Gold, L.S., Bernstein, L., Magaw, R., and Slone, T.H. Interspecies extrapolation in carcinogenesis: Prediction between rats and mice. Environmental Health Perspectives 81: 211-219 (1989).
Interspecies extrapolation in carcinogenesis is studied by evaluating prediction from rats to mice and from mice to rats. The Carcinogenic Potency Database, which includes 3500 cancer tests conducted in rats or mice on 955 compounds, is used. About half of the chemicals tested for carcinogenicity are positive in at least one test, and this proportion is similar when rats and mice are considered separately. For 392 chemicals tested in both species, 76% of the rat carcinogens are positive in the mouse, and 70% of mouse carcinogens are positive in the rat. When compounds composed solely of chlorine, carbon, hydrogen and optionally oxygen are excluded from the analysis, 75% of mouse carcinogens are positive in the rat. Overall concordance (the percentage positive in both species plus the percentage negative in both) is 76%. Three factors that affect prediction between rats and mice are discussed: chemical class, mutagenicity in the Salmonella assay, and the dose level at which a chemical is toxic. Prediction is more accurate for mutagens than nonmutagens, and for substances that are toxic at low (vs. only at high) doses. Species differences are not the result of failure in the bioassay to attain the maximum tolerated dose in the negative species, or of more frequent testing in the positive species. An analysis of the predictive value of positivity for the 10 most common target sites, indicates that most sites are good predictors of carcinogenicity at some site in the other species; the poorest predictors among these common sites are the rat urinary bladder and the mouse liver.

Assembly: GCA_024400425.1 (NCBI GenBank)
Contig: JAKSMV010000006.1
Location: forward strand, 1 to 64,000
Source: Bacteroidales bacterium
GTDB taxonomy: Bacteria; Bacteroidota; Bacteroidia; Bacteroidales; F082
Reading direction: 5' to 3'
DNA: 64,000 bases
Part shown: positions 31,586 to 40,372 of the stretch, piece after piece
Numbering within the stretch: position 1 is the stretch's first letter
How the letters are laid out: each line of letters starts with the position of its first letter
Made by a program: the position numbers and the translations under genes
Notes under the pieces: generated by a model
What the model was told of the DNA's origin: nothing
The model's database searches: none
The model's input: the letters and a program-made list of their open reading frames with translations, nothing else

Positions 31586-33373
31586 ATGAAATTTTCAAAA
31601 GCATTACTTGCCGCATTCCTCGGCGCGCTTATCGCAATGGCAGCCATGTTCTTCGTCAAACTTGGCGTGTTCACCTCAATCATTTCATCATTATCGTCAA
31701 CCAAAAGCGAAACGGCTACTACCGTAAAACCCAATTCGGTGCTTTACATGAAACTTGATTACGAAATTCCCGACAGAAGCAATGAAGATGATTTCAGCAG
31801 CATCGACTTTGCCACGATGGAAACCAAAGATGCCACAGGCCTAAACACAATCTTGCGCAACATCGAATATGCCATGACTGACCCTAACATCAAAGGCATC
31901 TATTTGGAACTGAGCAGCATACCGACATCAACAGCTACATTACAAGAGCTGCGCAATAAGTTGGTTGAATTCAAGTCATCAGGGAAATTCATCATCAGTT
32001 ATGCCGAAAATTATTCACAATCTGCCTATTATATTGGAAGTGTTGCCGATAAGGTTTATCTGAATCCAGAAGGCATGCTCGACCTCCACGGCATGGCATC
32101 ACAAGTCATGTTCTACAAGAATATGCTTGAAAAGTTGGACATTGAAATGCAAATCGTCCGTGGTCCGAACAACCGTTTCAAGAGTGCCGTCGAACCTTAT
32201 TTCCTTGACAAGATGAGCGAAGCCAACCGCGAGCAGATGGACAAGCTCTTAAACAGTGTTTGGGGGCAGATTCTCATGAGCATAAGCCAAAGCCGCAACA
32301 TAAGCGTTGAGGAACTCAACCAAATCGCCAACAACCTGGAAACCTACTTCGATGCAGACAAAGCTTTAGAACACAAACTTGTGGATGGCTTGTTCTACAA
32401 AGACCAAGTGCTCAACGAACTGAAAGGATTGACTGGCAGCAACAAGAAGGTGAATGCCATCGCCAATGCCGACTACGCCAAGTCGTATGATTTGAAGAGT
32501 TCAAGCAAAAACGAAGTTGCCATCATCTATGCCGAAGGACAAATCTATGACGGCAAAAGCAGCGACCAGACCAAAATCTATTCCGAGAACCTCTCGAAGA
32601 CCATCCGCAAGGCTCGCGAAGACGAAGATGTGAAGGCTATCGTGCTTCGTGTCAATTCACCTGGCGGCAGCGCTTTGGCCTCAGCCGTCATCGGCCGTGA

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Last updated: October 29, 1998